2) If you want to book tickets online, there is a $0.50 online convenience fee you have to pay. These are admittedly lame for someone who likes booking tickets in advance and for premium showings too, but it has also allowed me to practice restraint. I now tend to save Regal Unlimited for more standard showings of smaller films for this reason.
With that being said, depending on where you live waiting to book your tickets until you get to the theater may not be an issue. The two regal theaters I like to go to in San Diego are Regal Parkway Plaza and Edwards Mira Mesa (Horton Plaza closed down which makes me sad). They both have IMAX auditoriums so every once in a while I’ll indulge myself and go to one of their IMAX showings. Parkway Plaza, in particular, is not usually very crowded so getting a ticket at the theater on the day of is simply no problem. I’ve only had one crowded showing at that theater and it has been for Rambo: Last Blood. To this day I’ve still never booked a ticket with Regal Unlimited on the app and have always opted to do it at the theater, but it is lame especially in today’s day and age to have this burden placed onto you. I just get lucky that many people don’t go to the Regal I like to go to and again buying a ticket at the theater is no problem.
This service is not as good a deal as AMC’s, but is still pretty good if you live closer to more Regal locations. The other thing worth noting is that there is a minimum 12-month commitment you must abide by if you choose to sign up, this meaning that once you sign up you’re locked in for a whole year. This initially made me think twice before I signed up as well as I wasn’t sure if I could stick with the program for the whole year. The good news is that unlike AMC, this service offers an annual payment option. That way it is no longer a burden to be paying monthly for the program since all 12 months have been taken care of. I personally paid for the service for the year and I’m already getting my money’s worth. Further, if you do choose to book tickets with Regal 1) it must be done through the app on your smartphone and 2) you are allowed 3 movies at a time, like with A-List.
I’ve already gone into how I’m not a fan of the fees the program has, but I am enjoying the service so far. You also get 10% off concessions which, although I don’t usually take advantage of it because I try to avoid buying movie theater snacks if possible, is nice whenever I do choose to buy some popcorn or candy. I’ve only had the service for a few months, since August of this year, but I have not had any issues with the app or otherwise, which is great. It is also a luxury knowing that I have more options for theaters when going to the movies than just Regal and AMC locations. With that being said though, I am not sure I will continue to use Regal Unlimited once the year has passed. I was satisfied with AMC A-List before signing up for Regal and the only reason I did was so I could have more options for movie-going locations. If you don’t mind the fees though and you live closer to Regal locations, this is still a good deal that I would recommend.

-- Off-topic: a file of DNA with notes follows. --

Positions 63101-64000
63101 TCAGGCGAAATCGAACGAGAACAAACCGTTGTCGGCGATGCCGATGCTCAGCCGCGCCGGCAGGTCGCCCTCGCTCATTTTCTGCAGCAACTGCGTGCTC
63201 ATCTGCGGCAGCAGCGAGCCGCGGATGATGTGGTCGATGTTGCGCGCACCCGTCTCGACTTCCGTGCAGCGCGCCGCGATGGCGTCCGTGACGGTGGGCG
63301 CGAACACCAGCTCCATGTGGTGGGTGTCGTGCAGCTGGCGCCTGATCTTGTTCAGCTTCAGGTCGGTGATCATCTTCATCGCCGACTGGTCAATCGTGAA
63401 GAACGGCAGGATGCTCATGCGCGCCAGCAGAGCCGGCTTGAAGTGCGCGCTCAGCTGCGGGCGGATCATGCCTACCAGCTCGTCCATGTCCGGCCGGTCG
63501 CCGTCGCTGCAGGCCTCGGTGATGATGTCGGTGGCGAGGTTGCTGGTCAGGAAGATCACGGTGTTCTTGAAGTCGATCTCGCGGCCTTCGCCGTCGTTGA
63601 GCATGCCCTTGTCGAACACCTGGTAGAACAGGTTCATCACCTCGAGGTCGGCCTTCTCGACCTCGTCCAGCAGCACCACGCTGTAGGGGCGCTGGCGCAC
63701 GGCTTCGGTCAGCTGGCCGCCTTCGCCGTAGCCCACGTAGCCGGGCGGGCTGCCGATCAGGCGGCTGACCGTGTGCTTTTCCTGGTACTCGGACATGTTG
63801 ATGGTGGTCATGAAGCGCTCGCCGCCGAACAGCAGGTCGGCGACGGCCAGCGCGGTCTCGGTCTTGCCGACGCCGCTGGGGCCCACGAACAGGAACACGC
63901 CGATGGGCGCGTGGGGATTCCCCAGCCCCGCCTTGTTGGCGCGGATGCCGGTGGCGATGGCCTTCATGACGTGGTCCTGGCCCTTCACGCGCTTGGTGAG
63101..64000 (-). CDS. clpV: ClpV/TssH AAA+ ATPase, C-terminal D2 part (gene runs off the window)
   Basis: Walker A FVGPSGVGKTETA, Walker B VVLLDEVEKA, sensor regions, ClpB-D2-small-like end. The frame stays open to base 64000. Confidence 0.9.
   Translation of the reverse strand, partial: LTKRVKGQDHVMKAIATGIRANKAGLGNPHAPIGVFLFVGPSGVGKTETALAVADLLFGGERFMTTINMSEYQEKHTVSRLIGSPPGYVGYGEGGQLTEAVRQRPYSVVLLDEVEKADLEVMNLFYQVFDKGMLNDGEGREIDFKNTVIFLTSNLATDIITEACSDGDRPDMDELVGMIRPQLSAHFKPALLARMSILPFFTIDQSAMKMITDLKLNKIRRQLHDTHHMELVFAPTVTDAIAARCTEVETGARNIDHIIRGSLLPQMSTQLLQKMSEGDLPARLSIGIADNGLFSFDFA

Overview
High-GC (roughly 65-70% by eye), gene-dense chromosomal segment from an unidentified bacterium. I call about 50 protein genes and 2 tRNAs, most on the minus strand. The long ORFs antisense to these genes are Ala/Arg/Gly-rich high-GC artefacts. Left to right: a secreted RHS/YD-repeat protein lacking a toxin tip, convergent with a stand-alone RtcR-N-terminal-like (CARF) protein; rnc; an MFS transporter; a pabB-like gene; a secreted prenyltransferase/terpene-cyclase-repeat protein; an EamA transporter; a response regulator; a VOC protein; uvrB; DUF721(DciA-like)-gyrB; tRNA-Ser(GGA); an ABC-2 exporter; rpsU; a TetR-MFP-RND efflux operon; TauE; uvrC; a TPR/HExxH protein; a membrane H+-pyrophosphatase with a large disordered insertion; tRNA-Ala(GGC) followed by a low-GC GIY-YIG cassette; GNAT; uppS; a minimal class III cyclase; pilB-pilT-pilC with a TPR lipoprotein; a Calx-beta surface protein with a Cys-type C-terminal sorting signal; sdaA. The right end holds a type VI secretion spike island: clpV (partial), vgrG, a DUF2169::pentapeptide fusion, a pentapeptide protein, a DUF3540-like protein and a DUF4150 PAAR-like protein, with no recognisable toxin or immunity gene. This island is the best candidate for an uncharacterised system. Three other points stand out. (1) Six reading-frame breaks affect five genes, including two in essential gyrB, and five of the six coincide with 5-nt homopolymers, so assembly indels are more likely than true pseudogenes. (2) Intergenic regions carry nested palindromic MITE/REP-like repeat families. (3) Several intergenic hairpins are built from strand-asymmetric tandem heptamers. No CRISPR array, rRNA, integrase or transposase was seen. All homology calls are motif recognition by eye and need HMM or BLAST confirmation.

Cinemark Movie Club
I don’t know too much about Cinemark Movie Club, but I don’t think this service would be ideal for consumers who are looking to see a movie often. In San Diego, we don’t have any Cinemark locations near us which creates more inconvenience. The service is $9.99/month (depending on location) and you get only one standard 2D movie a month and 20% off concessions. The good thing is that if you don’t use one of your movies a certain month it does roll over into the next month, I just don’t see this really serving many moviegoers who want to go to more than 3 movies a month for cheap. If you just want an add on to an already existing movie subscription service and live near a Cinemark, I guess this will work for you. When I return back home to San Pedro, I live near one or two Cinemark locations, but I never was inclined to sign up for the service since it really is lacking in what it offers. But maybe if you want to see one movie a month and live near a Cinemark this will work for you.
So what’s the best option for you?
This will depend on what you are looking for and where you live. In my opinion, AMC offers the best deal but Regal has been good too. Cinemark’s club seems too limited for my liking but may work for other consumers. You’re really just going to have to take a look at every service and wonder what will work best for you and your bank account. Hopefully, I’ve been able to provide as much information as I could on each service and insight with my experiences with them. If you have any more questions about the services in question, I will be linking the info pages to each service down below for more information.
Written by: Christian Scognamillo